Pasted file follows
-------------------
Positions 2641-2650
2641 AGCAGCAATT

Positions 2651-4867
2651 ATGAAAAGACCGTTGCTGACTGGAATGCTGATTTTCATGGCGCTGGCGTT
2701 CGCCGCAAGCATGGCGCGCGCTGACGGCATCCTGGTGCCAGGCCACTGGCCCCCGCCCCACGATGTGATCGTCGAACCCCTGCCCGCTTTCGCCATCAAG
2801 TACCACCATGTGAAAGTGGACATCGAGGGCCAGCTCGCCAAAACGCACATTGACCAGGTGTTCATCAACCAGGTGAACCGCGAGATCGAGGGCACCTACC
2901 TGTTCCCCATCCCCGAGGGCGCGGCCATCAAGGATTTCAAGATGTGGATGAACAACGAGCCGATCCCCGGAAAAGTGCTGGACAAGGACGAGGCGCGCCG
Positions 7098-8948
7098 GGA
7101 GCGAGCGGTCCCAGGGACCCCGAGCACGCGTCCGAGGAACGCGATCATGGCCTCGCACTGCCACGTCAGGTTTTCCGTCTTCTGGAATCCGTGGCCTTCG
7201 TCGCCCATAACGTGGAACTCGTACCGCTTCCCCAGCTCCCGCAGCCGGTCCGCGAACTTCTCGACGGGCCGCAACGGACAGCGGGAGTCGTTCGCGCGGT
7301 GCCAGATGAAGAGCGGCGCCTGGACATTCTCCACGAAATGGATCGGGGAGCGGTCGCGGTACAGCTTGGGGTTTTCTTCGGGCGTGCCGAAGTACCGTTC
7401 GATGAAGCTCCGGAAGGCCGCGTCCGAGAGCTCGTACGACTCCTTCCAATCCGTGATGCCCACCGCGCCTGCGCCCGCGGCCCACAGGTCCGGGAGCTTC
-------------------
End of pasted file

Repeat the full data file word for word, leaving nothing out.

Positions 2641-2650
2641 AGCAGCAATT

Positions 2651-4867
2651 ATGAAAAGACCGTTGCTGACTGGAATGCTGATTTTCATGGCGCTGGCGTT
2701 CGCCGCAAGCATGGCGCGCGCTGACGGCATCCTGGTGCCAGGCCACTGGCCCCCGCCCCACGATGTGATCGTCGAACCCCTGCCCGCTTTCGCCATCAAG
2801 TACCACCATGTGAAAGTGGACATCGAGGGCCAGCTCGCCAAAACGCACATTGACCAGGTGTTCATCAACCAGGTGAACCGCGAGATCGAGGGCACCTACC
2901 TGTTCCCCATCCCCGAGGGCGCGGCCATCAAGGATTTCAAGATGTGGATGAACAACGAGCCGATCCCCGGAAAAGTGCTGGACAAGGACGAGGCGCGCCG
Positions 7098-8948
7098 GGA
7101 GCGAGCGGTCCCAGGGACCCCGAGCACGCGTCCGAGGAACGCGATCATGGCCTCGCACTGCCACGTCAGGTTTTCCGTCTTCTGGAATCCGTGGCCTTCG
7201 TCGCCCATAACGTGGAACTCGTACCGCTTCCCCAGCTCCCGCAGCCGGTCCGCGAACTTCTCGACGGGCCGCAACGGACAGCGGGAGTCGTTCGCGCGGT
7301 GCCAGATGAAGAGCGGCGCCTGGACATTCTCCACGAAATGGATCGGGGAGCGGTCGCGGTACAGCTTGGGGTTTTCTTCGGGCGTGCCGAAGTACCGTTC
7401 GATGAAGCTCCGGAAGGCCGCGTCCGAGAGCTCGTACGACTCCTTCCAATCCGTGATGCCCACCGCGCCTGCGCCCGCGGCCCACAGGTCCGGGAGCTTC